This interview has been edited and condensed for clarity.
On what the class is supposed to accomplish
This was actually a pilot program that had come down from the College Board that 60 other school districts had already piloted. And in fact there were teachers here within the state of Florida who have already reached out to me to let me know that they were part of the planning committee and they were excited about what was coming. It was not indoctrination, it was not ideology, it was facts that were in this curriculum that Governor DeSantis made it clear that, “You know, what we are not going to teach that here in the state of Florida until you all go back and remove some of the woke ideology you’re pushing.”
On the course subjects concerning state officials
Some of the things they were talking about in it were talking about the Black struggle, he was talking about the Black Lives Matter movement, he was talking about black queerness … These are not issues that we should stay away from, either we welcome away from the students. These are stories in [the] a story of American history that we should be embracing, and we should be making sure that the kids understand that — and especially considering the fact that we offer European history, we offer Spanish history, we offer art history. They are all part of the story … that we should not be taking our children to class.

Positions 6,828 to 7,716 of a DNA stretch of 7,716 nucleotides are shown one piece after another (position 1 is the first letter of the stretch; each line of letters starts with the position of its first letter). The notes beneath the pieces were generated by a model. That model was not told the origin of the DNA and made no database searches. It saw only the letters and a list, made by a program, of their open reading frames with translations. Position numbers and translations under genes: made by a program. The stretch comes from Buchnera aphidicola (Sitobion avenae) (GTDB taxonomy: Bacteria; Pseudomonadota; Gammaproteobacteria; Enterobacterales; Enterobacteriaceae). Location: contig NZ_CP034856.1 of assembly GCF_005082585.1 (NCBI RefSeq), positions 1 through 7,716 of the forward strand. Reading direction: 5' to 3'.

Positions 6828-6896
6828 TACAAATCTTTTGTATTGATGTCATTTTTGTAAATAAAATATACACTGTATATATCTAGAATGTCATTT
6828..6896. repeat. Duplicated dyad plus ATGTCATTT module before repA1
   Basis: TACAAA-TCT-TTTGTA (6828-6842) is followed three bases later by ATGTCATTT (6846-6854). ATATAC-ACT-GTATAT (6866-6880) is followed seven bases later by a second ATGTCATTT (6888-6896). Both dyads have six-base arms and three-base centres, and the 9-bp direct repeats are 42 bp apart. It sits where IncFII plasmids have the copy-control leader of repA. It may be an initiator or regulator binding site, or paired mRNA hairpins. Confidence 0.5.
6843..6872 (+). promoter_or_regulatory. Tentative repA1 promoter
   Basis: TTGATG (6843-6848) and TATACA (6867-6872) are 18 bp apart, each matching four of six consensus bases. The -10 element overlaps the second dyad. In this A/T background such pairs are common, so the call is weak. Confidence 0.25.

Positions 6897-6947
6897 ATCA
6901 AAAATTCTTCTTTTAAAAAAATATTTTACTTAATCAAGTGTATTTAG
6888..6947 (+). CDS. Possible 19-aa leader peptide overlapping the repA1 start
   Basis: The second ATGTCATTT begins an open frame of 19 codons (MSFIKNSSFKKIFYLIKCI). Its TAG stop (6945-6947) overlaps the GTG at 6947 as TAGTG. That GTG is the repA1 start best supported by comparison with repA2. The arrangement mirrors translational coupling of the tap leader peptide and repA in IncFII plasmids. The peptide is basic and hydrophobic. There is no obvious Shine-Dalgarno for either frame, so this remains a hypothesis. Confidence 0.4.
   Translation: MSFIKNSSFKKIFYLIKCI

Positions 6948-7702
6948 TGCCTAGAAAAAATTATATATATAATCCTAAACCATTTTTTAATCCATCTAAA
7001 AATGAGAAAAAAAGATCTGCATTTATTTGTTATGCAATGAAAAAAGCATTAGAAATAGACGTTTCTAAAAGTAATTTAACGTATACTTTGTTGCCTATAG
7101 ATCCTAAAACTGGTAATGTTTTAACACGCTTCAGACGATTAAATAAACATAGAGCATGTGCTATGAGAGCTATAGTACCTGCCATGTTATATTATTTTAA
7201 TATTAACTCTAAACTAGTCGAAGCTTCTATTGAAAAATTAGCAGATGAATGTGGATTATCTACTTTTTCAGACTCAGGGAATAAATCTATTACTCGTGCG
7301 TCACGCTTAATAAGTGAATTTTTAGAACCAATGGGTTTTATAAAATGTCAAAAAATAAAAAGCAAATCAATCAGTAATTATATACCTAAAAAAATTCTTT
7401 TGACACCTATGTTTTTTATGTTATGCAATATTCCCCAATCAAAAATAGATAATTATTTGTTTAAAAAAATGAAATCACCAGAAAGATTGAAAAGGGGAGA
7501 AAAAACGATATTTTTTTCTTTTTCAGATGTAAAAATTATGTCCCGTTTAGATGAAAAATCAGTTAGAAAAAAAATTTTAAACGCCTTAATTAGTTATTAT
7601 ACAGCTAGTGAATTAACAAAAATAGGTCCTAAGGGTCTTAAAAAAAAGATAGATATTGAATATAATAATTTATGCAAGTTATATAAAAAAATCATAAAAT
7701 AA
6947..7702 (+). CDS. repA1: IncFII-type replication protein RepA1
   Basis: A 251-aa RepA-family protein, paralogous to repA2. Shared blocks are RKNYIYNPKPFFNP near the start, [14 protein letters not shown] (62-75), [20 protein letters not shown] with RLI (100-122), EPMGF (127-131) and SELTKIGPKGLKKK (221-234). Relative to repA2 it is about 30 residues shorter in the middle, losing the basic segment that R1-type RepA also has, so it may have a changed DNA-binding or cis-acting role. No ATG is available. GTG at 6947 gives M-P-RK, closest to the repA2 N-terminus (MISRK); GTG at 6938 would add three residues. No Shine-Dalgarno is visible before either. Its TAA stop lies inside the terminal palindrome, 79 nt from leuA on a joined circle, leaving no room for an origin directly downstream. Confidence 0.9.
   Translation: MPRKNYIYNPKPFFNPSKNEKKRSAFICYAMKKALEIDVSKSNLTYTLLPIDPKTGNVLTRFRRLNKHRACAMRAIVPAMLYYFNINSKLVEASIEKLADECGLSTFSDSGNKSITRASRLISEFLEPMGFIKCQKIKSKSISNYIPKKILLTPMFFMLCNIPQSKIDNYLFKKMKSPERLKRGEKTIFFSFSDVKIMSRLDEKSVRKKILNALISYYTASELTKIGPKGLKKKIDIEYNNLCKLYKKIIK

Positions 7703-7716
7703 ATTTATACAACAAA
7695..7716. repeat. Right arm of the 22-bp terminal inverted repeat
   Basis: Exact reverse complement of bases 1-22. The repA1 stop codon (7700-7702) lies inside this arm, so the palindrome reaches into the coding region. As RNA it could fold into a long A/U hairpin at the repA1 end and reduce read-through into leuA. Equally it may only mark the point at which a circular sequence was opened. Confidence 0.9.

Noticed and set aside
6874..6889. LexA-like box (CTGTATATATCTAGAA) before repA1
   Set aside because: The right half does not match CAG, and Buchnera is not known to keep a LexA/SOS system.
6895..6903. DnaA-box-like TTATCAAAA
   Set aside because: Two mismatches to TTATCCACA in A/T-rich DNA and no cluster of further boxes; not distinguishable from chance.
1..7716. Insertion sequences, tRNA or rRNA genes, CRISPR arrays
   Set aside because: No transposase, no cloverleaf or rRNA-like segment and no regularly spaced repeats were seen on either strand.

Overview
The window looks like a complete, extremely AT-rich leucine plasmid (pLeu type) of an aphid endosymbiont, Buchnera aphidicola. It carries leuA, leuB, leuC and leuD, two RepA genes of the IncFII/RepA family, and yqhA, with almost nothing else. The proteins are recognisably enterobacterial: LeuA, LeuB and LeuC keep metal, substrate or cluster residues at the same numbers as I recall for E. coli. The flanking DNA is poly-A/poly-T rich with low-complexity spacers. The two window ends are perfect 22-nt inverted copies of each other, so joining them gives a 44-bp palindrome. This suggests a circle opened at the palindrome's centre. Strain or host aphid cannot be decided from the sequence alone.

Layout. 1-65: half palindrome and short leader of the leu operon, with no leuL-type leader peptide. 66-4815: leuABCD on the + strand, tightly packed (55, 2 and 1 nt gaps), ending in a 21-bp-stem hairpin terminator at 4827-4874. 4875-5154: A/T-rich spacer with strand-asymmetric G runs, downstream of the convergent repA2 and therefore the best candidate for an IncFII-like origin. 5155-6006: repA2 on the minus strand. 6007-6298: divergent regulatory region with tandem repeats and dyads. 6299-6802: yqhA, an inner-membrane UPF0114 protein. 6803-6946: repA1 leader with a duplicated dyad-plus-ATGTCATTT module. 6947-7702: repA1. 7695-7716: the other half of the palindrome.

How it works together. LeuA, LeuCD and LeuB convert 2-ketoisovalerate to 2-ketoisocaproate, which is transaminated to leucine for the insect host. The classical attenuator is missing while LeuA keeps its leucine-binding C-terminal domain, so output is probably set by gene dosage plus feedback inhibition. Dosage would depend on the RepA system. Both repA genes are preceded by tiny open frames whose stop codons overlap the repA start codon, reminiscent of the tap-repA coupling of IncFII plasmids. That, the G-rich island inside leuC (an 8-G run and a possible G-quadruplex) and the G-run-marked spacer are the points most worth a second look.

About the importance of learning different views
As we look at AP courses and the level of students taking these courses, it is college level classes that [are] exploratory. We send our children to school to learn. Teachers are not in the classroom indoctrinating or telling children how they should feel based on others and what they have done in history… When we start banning books by individuals like Angela Davis, when we start banning books like Letter from Birmingham Jail by Martin Luther King, those writers were writing from their perspective, from their time, from that moment in history.
On what African American studies classes can be seen in Florida
I think you will start to see many communities start teaching African American history to children on their own. And the very fact that we are arguing that African American AP studies violate state law, only goes to highlight how vague last year’s Stop WOKE Act is, and the danger it poses for the future of education within the state. This decision totally shows how willing this administration is to strengthen policies under the guise of individual freedom, when in fact we are removing the rights of our students and, in truth, of their parents .
On what the parents are saying
Just yesterday a group of parents, Black parents, made it clear that they will come to Tallahassee on Wednesday because they want to be part of this fight, to make sure that our history is taught, that it is factual and that the students have the same. an experience that every child should have and learn about the history of this country and what happened around this world.
The audio for this interview was produced by Mansee Khurana and edited by Olivia Hampton.